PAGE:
Review by Jamie McNeil
Compared to its Dark Empire predecessors Empire’ End is a short story. It originally ran as two issues in the 1990s that Dark Horse published as a paperback. That’s long out of print, but it speaks volumes that the series was so in demand it was later included with Dark Empire II on its second printing. Nowadays you’ll find it in Marvel’s Star Wars Legends: The Dark Empire Trilogy.
In Dark Empire I and II an old threat re-emerged to threaten the galaxy, rejuvenating the Empire. The Rebel Alliance has fractured and gone into hiding. Their former allies have capitulated to their enemy, but opportunities to strike back are there for the bold. Luke Skywalker and his rag-tag New Jedi engage in a last ditch effort to neutralise the Empire’s leader. It’s a dangerous gamble that may see the fledgling Order ended before it has begun. Meanwhile Leia, Han and their children go into hiding while the emergent Dark Jedi hunt them. Their baby son is of the Skywalker line, a lineage that holds secrets to immortality. With all to win and all to lose, lives and souls at stake, the Empire’s End is one last roll of the dice as the Force wills.
Writer Tom Veitch doesn’t drag out proceeding. Having set up the story in previous books, it runs to a very smooth finale that’s done and dusted within two chapters, but they repeat vital plot points from Dark Empire II. A new super weapon? Really? Okay, it was a novelty at the time tapping into the zeitgeist of the Cold War, but now the Star Wars franchise alone has flogged that pony to death. Veitch tries to cram in as many series regulars as possible and they all have something to say and while the dialogue isn’t clumsy, there is too much of it. Additionally Cam Kennedy’s absence is clearly felt. Jim Baikie is not as proficient with watercolours as Kennedy. His settings aren’t as grand either, though character features are very expressive. There’s more facial detail too with attempts to resemble the original franchise actors. Unfortunately it hasn’t stood the test of time, the antagonist suffering most. Where Baikie scores points is for having a good eye for colour and starships that still look sharp.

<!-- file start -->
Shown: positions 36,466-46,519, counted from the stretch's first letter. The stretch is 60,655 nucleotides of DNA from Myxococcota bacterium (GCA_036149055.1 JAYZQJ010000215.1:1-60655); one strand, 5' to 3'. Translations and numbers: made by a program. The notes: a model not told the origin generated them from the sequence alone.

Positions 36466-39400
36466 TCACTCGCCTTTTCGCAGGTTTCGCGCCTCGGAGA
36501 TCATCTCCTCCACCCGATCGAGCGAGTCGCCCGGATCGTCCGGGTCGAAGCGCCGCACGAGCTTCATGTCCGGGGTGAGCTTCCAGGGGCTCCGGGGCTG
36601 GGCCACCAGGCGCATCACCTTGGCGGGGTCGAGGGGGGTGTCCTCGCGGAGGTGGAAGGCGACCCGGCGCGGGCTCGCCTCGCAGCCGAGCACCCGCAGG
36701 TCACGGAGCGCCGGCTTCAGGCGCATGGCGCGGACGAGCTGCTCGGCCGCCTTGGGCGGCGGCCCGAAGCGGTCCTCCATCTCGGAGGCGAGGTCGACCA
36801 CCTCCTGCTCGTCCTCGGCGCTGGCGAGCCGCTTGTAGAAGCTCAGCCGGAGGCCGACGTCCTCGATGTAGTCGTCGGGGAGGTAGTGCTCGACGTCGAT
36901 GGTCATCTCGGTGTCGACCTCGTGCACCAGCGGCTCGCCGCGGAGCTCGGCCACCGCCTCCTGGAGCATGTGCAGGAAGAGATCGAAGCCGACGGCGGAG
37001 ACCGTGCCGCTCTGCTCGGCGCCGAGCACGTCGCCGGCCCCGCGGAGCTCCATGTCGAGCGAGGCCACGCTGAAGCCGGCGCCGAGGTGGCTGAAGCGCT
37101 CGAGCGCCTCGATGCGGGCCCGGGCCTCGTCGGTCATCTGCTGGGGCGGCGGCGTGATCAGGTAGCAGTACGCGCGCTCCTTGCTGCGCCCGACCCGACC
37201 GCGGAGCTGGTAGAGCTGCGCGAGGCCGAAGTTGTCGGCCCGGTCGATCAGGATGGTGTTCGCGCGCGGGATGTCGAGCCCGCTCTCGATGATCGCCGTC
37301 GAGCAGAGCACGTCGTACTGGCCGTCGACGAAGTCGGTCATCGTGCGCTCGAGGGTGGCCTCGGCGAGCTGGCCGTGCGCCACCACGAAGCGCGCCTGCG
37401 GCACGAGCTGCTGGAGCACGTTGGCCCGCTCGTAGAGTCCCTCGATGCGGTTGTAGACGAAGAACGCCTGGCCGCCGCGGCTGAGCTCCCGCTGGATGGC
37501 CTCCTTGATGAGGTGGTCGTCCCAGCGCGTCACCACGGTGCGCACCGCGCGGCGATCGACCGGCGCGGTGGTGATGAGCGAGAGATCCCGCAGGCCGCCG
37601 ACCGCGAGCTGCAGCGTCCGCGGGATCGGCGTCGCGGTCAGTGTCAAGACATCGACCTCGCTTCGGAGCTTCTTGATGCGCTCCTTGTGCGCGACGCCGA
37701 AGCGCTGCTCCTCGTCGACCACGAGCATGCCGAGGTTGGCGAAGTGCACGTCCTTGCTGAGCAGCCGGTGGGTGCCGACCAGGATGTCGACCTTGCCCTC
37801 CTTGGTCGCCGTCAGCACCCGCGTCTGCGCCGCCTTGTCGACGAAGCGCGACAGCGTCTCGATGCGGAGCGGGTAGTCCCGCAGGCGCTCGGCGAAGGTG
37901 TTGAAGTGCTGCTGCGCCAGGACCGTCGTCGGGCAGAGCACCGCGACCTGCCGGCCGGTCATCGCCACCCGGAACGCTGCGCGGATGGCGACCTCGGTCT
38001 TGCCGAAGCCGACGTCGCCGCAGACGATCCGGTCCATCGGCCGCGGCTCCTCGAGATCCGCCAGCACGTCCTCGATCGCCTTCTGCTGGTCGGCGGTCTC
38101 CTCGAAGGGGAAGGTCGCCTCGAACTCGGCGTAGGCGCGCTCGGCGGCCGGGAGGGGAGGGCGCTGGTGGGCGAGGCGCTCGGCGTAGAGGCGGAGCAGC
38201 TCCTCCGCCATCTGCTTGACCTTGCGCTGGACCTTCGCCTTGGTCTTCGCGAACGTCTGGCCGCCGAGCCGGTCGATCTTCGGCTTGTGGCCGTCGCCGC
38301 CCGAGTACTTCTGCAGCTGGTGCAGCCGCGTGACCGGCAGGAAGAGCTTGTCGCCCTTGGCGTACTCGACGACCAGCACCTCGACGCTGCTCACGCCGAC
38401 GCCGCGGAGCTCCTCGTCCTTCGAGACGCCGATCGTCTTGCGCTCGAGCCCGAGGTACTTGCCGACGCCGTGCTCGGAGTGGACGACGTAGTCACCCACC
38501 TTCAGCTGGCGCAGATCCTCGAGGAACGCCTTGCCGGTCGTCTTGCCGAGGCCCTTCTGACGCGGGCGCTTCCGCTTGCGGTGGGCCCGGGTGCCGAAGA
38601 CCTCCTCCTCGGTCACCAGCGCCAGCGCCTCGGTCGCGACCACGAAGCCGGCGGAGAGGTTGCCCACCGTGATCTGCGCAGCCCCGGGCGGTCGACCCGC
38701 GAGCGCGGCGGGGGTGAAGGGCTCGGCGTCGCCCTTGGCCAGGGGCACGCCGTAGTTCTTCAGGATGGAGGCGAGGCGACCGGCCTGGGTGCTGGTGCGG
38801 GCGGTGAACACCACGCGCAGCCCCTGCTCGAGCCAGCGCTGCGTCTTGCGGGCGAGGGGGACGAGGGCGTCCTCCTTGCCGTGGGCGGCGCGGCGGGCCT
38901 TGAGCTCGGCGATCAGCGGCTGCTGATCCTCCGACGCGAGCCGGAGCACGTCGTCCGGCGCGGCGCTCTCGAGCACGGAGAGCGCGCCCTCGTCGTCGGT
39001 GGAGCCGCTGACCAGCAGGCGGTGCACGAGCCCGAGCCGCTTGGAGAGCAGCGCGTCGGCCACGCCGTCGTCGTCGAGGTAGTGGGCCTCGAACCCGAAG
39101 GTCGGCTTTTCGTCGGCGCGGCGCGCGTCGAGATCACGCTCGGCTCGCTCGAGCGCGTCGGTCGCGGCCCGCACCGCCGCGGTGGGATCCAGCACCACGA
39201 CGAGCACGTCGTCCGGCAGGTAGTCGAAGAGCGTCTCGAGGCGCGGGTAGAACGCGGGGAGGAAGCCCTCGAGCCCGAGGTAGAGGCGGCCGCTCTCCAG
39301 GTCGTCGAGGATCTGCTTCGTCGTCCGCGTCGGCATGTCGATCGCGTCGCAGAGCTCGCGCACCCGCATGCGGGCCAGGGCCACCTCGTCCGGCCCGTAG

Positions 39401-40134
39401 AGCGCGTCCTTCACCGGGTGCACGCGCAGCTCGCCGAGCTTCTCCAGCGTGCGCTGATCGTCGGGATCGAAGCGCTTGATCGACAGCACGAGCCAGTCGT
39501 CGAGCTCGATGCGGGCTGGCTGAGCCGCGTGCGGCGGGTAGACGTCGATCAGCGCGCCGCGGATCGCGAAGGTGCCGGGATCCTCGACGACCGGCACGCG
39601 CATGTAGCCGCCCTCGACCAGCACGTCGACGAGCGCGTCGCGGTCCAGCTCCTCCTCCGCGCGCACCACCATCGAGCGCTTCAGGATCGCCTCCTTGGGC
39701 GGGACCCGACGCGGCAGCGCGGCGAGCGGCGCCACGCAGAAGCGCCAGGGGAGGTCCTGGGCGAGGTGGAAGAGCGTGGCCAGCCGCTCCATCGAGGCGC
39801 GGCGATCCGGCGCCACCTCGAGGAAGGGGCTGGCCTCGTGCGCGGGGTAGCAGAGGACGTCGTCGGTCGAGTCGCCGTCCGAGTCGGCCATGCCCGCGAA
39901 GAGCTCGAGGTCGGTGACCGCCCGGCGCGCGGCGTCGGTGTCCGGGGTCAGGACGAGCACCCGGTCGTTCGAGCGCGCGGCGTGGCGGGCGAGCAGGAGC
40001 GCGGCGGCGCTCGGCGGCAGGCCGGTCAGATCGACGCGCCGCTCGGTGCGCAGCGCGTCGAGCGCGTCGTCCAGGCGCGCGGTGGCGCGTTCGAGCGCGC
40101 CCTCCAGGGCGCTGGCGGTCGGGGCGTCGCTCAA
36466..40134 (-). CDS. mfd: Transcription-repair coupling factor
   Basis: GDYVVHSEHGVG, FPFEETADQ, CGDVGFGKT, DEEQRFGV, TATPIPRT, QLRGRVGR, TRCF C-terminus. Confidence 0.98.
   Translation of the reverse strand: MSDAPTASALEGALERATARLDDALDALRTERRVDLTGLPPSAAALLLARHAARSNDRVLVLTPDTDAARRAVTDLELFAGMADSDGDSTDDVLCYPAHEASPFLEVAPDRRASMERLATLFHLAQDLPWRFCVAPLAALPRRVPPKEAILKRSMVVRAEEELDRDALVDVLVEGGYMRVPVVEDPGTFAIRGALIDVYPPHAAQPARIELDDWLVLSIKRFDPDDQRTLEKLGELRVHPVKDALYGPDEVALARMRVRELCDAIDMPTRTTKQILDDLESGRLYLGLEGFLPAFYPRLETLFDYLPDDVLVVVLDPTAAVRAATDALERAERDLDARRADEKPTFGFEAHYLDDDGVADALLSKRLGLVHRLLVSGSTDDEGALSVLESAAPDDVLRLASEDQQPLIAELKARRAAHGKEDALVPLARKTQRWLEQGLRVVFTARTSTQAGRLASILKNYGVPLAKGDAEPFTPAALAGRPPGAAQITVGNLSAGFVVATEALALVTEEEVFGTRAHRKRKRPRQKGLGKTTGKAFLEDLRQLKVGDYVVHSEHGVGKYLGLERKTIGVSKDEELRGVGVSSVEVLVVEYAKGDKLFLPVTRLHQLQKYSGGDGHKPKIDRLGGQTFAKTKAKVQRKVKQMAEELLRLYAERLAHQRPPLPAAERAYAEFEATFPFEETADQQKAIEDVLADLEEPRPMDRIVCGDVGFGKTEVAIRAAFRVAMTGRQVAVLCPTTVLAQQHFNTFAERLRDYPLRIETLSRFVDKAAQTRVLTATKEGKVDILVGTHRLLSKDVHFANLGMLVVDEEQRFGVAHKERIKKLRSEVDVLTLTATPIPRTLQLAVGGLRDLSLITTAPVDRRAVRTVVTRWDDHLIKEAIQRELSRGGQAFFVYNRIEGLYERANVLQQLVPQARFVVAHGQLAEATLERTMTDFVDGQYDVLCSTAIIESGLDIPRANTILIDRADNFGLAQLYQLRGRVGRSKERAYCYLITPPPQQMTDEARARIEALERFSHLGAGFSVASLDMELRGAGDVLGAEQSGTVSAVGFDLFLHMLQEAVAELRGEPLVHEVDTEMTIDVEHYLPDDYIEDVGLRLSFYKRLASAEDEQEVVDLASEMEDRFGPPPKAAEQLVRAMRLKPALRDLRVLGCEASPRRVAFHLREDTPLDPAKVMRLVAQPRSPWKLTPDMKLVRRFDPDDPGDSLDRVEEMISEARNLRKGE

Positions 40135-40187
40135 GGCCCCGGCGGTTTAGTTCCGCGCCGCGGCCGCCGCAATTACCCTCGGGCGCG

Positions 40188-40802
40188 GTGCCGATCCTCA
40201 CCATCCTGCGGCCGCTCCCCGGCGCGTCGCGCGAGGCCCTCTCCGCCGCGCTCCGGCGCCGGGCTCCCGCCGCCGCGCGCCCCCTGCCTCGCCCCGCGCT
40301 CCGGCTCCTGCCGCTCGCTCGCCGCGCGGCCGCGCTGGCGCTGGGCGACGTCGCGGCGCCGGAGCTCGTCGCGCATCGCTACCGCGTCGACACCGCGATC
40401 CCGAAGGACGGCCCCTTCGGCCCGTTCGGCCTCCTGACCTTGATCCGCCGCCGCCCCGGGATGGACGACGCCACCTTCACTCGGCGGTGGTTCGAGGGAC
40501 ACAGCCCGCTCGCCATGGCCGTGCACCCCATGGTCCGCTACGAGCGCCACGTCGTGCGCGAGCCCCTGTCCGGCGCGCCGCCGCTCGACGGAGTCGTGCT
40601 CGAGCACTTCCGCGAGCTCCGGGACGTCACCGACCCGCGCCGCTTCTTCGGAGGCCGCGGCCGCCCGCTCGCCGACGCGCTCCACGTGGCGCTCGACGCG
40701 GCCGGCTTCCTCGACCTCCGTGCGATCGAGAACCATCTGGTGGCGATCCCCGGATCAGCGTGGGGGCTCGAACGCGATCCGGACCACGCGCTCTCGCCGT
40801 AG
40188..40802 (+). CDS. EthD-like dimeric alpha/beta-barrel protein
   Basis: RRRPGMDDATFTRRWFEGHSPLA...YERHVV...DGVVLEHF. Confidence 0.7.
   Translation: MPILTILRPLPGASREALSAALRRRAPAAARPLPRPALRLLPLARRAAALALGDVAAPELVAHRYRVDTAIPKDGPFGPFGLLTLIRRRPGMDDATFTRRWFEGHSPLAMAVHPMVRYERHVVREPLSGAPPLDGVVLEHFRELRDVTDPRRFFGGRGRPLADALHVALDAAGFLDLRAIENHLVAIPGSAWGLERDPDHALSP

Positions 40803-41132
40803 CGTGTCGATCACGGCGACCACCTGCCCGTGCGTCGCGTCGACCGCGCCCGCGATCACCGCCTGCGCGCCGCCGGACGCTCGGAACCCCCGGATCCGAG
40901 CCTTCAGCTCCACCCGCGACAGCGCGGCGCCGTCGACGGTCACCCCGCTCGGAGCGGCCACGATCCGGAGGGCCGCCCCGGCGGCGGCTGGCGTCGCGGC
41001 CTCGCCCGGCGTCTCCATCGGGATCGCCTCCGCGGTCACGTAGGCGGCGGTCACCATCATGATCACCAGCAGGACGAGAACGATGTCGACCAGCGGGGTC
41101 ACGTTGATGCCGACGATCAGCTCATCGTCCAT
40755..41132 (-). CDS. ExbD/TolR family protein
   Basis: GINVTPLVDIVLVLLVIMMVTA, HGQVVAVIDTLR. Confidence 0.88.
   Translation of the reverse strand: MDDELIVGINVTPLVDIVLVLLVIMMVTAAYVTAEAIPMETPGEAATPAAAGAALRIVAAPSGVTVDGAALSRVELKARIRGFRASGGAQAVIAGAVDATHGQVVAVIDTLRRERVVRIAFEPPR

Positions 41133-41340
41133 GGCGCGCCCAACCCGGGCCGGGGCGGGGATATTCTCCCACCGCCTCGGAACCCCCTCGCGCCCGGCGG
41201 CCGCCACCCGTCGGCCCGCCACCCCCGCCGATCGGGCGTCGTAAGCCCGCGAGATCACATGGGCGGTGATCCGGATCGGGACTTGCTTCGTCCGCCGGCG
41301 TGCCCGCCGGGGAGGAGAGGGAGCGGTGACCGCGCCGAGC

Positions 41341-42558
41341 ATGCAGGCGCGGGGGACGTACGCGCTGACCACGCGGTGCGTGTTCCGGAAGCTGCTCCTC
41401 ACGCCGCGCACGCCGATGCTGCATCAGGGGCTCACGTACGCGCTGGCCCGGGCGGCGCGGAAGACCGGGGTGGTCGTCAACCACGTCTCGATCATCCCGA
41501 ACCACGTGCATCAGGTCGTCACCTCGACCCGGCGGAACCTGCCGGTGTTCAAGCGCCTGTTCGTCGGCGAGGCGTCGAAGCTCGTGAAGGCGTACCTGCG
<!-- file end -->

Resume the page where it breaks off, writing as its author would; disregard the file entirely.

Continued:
While Empire’s End has dated drastically, the concepts remain intriguing. Yes, it has aged but the pages are rich with Star Wars heritage. It leads into the excellent Crimson Empire and contains ideas developed in other media.